The 1990s marked a pivotal time in the history of computer servers and workstations as they evolved to meet the demands of an increasingly connected world. The decade saw a shift from mainframe-based computing to client-server architecture, where multiple networked computers could share resources and data. The emergence of the internet and the world wide web created a need for high-performance servers capable of serving millions of users simultaneously. This led to the development of more powerful processors, faster networking technologies, and the introduction of RAID storage systems.
Servers and workstations are the invisible and often unsung heroes that enabled so much of what made the 1990s the ultimate decade for computers. Explore our collection to see the fascinating history and evolution of these systems.
Experience the exhibits
Our exhibits can be viewed either by manufacturer, or through a timeline.
Clicking on a manufacturer will display the systems in our collection. Each system has an exhibit page with detailed information, history, photos, and videos. Many systems also have an interactive element allowing your computer to directly interact with the system over the Internet.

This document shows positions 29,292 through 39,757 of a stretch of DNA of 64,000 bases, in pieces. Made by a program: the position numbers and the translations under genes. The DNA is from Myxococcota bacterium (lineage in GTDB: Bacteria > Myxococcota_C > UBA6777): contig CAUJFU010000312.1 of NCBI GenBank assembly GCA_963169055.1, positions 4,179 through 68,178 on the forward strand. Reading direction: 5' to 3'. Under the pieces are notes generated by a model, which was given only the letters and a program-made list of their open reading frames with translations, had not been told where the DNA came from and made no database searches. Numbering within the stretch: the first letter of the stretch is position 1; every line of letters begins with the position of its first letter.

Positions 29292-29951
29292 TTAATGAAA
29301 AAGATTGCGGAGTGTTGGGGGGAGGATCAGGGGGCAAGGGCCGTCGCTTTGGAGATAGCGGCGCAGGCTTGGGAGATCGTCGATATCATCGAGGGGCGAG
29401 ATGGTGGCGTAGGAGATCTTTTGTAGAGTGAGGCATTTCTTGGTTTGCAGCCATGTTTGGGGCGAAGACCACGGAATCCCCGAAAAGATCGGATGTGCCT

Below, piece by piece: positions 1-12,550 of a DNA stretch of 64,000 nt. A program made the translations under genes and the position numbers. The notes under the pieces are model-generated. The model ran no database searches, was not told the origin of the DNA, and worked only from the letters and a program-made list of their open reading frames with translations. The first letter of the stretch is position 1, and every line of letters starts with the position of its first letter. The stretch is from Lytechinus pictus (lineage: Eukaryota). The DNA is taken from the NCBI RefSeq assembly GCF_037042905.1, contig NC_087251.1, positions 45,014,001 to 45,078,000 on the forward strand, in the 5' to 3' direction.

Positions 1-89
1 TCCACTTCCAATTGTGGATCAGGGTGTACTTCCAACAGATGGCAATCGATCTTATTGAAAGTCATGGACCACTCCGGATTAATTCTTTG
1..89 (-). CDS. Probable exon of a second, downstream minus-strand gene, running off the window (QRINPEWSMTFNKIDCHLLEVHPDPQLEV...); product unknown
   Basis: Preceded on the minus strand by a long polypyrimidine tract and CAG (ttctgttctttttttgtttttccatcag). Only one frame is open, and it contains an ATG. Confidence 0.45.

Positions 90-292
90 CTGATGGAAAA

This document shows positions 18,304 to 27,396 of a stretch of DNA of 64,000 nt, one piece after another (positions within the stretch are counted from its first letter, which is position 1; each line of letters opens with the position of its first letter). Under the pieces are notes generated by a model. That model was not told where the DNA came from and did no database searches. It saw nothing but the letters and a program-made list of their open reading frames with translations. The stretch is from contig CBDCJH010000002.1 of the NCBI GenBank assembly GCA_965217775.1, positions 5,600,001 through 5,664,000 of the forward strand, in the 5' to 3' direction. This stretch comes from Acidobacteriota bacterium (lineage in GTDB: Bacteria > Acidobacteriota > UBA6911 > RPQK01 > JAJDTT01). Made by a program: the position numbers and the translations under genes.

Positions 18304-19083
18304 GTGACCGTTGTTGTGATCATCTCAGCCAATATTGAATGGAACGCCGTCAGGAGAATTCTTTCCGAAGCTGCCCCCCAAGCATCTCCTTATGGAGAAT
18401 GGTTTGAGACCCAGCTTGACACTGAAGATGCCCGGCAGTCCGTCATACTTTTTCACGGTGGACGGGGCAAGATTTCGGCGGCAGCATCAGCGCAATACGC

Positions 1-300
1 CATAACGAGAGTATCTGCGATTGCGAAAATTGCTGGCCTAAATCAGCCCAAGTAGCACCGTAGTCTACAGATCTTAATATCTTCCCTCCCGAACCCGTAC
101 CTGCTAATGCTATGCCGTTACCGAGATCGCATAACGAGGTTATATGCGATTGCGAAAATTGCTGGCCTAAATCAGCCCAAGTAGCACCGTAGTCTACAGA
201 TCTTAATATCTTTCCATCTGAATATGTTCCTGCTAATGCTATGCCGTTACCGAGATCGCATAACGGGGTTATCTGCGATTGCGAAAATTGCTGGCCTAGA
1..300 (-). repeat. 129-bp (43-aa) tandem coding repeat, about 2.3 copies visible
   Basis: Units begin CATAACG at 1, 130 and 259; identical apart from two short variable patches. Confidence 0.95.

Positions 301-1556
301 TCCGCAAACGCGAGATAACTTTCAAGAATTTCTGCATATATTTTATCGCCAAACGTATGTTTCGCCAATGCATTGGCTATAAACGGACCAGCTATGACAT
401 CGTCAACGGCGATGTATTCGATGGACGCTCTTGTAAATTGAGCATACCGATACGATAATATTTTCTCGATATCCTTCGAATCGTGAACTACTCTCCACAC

Browse by manufacturer:
Cobalt Networks was formed in 1996 by three former Apple employees. They released two product lines: the Qube and RaQ server appliances. They helped usher in the commercialization of the Internet with their innovative approach to ease of setup and configuration. At one point, there were tens of thousands of Cobalt server appliances connected to […]
Sun Microsystems was founded in 1982 by Stanford alumni, and the name Sun is an acronym for Stanford University Network. Their philosophy immediately focused on networking and were early proponents of technologies that would go on to define our connected world like TCP/IP and ethernet. Sun servers and workstations were seen as the go-to solution […]